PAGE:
A recent chemical resistance survey conducted by NSW Department of Primary Industries (DPI) has shown blowflies are continuing to develop resistance to chemicals used for treating flystrike.
Samples of maggots were sent to NSW DPI laboratories from survey responders across Australia who suspected they may of had a problem.
The maggots were then grown out and tested on well known flystrike chemicals.
One hundred per cent of the samples sent in from NSW were resistant to both dicyclanil and cyromazine.
Twenty-nine percent of samples from WA were also resistant to both chemicals, 25pc from SA and 82pc in Victoria.
Australian Wool Innovation's general manager for research, Dr Jane Littlejohn, said the rise in resistance is a major problem developing across the country.
"The initial benchmarking survey for parasite control conducted by AWI showed nearly five per cent of responders suspected they had a problem with flystrike resistance," Dr Littlejohn said.
"There is resistance out there, and it has increased from when we did the last survey in 2013.
"It may only be at a low regional wide prevalence, but it is there."
Dr Littlejohn said like with worms, sheep producers should look to rotate the chemicals used, but cautioned some of the same chemicals are also used on lice, and with spring around the corner, planning will be a key factor.
"When you are planning what chemicals to use for flystrike prevention, you have to rotate to a different type of chemical the next year, but you will also have to think what you used for lice," she said.
"So if you are using ivermectin for lice treatment, don't use it for fly prevention. You have to keep rotating, you can't keep using the same chemicals."
She suggested producers who are worried they may have resistance, to look at the length of time their chemical is providing protection.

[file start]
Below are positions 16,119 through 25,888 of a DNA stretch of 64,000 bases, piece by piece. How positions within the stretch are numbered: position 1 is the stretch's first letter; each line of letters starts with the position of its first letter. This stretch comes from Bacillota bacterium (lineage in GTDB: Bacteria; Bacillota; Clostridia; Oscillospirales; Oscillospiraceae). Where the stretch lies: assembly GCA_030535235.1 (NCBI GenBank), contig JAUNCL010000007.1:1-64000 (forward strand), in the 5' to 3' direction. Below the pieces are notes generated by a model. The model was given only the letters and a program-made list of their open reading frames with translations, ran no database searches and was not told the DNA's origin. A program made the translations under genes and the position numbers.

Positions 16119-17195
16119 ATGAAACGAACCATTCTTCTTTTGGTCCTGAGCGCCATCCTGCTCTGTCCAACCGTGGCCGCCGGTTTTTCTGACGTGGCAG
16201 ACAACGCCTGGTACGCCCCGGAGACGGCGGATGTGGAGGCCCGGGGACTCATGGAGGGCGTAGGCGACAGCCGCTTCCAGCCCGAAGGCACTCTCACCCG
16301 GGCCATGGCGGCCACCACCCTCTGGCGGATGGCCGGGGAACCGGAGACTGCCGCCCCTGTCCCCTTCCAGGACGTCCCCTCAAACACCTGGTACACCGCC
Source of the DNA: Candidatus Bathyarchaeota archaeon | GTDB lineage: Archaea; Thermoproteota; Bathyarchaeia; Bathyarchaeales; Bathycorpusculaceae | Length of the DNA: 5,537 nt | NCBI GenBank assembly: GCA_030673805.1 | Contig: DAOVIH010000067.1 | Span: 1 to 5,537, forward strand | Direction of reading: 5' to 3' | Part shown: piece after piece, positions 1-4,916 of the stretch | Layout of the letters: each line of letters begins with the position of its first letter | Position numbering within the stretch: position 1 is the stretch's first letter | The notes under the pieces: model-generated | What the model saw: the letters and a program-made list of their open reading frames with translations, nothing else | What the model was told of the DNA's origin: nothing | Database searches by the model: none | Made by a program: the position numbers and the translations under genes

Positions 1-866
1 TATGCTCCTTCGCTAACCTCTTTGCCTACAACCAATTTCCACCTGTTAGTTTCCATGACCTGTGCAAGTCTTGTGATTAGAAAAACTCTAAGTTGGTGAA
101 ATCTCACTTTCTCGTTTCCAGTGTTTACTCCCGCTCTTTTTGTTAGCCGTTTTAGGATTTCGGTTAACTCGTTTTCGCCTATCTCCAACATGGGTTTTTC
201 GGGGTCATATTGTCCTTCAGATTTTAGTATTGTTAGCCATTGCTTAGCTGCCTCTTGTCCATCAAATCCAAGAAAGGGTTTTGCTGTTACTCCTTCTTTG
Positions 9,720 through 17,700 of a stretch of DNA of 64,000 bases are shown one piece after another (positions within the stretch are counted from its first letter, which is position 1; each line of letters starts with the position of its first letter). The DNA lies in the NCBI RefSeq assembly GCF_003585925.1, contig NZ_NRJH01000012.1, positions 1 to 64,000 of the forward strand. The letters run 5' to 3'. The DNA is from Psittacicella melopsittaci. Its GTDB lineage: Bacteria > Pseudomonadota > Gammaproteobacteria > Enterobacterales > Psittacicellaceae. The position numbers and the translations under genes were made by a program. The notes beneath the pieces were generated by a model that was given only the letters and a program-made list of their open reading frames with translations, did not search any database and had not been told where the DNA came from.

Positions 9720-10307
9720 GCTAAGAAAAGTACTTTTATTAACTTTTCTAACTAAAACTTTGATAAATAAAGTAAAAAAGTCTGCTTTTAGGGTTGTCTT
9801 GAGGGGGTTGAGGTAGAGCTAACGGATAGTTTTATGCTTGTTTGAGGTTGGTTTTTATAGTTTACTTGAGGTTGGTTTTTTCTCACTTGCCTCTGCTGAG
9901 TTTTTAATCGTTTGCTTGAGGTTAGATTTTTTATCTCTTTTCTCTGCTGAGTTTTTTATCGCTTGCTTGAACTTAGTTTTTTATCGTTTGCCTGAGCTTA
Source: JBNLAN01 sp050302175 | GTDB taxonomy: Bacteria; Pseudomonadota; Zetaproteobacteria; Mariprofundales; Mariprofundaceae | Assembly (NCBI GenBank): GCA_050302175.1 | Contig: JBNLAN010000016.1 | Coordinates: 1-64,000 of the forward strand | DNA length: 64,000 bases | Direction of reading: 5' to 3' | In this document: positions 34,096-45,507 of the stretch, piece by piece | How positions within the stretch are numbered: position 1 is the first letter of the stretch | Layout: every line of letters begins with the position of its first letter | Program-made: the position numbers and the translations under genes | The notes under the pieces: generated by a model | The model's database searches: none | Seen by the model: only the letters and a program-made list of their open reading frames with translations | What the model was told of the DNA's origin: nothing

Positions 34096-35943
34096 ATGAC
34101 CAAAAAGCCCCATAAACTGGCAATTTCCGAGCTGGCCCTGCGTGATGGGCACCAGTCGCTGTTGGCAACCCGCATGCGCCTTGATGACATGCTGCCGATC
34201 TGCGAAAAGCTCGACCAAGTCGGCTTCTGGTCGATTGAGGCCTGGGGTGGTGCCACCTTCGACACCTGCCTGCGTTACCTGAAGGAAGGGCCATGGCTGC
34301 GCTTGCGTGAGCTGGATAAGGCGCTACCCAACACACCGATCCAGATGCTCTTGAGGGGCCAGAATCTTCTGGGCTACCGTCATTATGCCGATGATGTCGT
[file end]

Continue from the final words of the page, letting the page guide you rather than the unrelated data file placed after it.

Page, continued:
"It may decrease by a week or a month, it depends on the product you use," she said.
"It also depends on the number of individual flies in your local population that are resistant.
"Don't let it get any worse. We don't want to be losing these chemicals."
Because dicyclanil and cyromazine are a linked chemical group, Dr Littlejohn suggested seeking professional advice on rotational plans from either Flyboss or an ag adviser.
According to Dr Littlejohn, how wool growers can approach the growing resistance to current control methods should be more tactical rather than strategical.
And as an industry, we should be looking seriously at the eradication of lice.
"This whole attitude about reducing costs by being strategic, by applying chemicals as a preventative manner, means producers are applying treatment off shears whether they have lice or not," Dr Littlejohn said.
"Maybe, in the future, think about whether you really need to put those chemicals on.
"Become more tactical rather than every year doing it at the same time regardless of whether you need it or not."
She said if you are a producer that is breeding for increased flystrike resistance, or looking at other systems like reducing dags for better worm control, consider stopping the usage of as much flystrike prevention chemicals.
"It is a bit of a mental challenge for people to analyse what they currently do and whether they can tweak it or not," she said.
"But I would imagine in a few years we will all be asking, 'have we done enough to avoid widespread resistance'."